Graeme Swann is treated for an injured hand.

Graeme Swann is treated for an injured hand. Photo: AFP

If England's Ashes campaign continues apace and its off-field hierarchy feels compelled to act, as Cricket Australia did after its 3-1 pummelling in 2010-11, a key aim should be to identify why its batsman are only half as good as they were on their past visit here.

England's bowlers, Stuart Broad excluded, have not been missed in the apportioning of blame for losing the first two Tests, but the targets should be the top seven batsmen who give them nothing substantial to defend with the ball.

England cannot do anything on this tour without being compared to the successful touring squad of three years ago. Given that eight of the present team were here then the comparisons are legitimate.

Ouch: Stuart Broad is out lbw to Mitch Johnson and cops a sore foot.

Ouch: Stuart Broad is out lbw to Mitch Johnson and cops a sore foot. Photo: Getty Images

England's 251 on Sunday was its second best score of the tour, and exceeded both scores it made in Perth three years ago. The difference is that while that past performance was an anomaly of the series its batsmen have been failing to produce ever since.

Even with two sub-200 scores at the WACA Ground in 2010-11 England's average innings across the five Tests was a mighty 409. The bulk of that run-scoring was assumed by the specialist batsmen and wicketkeeper Matt Prior, with the top seven averaging 363 per innings.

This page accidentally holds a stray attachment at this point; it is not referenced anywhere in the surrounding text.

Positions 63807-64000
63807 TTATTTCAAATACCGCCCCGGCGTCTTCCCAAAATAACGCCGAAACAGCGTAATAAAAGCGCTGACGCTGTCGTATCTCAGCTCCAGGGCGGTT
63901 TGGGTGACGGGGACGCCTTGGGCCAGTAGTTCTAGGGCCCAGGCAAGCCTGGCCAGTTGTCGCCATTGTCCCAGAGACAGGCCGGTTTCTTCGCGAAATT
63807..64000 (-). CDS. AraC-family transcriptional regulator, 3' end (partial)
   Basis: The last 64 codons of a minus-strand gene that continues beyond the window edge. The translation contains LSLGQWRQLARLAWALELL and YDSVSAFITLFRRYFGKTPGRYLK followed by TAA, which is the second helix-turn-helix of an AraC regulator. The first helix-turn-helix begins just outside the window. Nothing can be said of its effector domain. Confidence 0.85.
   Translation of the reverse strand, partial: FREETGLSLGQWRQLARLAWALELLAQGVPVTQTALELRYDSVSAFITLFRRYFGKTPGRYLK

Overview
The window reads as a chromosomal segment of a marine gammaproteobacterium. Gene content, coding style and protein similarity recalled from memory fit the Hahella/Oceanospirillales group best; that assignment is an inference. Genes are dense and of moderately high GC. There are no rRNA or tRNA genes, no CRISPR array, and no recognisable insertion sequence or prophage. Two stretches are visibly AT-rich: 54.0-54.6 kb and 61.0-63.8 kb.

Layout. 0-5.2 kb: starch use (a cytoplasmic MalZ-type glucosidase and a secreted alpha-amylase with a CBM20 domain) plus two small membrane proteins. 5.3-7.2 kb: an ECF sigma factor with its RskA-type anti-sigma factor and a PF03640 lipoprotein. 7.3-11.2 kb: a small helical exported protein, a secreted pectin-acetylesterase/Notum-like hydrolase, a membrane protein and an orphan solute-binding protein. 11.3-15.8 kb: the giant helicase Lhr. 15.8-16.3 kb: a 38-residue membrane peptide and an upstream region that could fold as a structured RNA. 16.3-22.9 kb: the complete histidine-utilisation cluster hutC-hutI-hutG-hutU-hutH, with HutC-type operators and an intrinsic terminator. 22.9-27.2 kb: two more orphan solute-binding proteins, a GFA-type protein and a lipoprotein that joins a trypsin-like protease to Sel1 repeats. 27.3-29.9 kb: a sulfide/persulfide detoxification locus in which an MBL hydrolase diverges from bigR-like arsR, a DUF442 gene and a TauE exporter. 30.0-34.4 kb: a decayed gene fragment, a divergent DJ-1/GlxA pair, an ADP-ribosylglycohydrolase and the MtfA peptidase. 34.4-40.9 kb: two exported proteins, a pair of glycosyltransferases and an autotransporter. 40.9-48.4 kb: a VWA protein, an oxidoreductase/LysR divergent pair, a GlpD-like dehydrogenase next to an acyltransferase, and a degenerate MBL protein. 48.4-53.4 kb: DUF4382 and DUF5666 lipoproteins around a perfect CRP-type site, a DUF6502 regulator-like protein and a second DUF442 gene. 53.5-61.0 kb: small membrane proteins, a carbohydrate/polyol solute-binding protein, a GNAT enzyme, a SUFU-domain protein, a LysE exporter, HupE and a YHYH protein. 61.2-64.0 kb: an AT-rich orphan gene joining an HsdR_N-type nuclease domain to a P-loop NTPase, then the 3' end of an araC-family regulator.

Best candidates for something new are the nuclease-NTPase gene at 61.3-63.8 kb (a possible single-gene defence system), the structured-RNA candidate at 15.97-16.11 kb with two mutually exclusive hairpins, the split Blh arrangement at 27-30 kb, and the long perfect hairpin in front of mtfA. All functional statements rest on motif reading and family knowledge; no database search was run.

The seeds of England's struggles on this tour were sown in the winter series in England. Even though it triumphed 3-0, its average innings score had plummeted to 313, with the batsmen's contribution collapsing from 363 to 245.


Since arriving in Australia the dramatic fall has continued. At the half-way mark of this series England's average innings score was 210, with the top seven batsmen contributing, on average, 168 runs. Both are only barely half the tallies amassed here three years ago when Cook's defences were near impregnable and Jonathan Trott, Ian Bell and Prior all thrived, with a devastating Adelaide double-century from Kevin Pietersen.

England began day three with a legitimate hope of saving the Test, given its best batsman Bell was still at the crease, with all-rounder Ben Stokes, and Prior and the capable Tim Bresnan still to come.

As dependable as the English batsmen were on that past visit their role has been snared by the Australian seamers.

Ryan Harris, who managed only half that series before breaking down, claimed the vital wicket of Bell after a favourable DRS referral of a failed leg-before appeal. Johnson ended his barren spell with the prompt removal of Stokes and then Broad, who he incapacitated to boot.

While England's tailenders have not been able to match the batting exploits of Australia's, that should not overshadow the fact they are being called to the middle, with bat and ball, much earlier than they should be.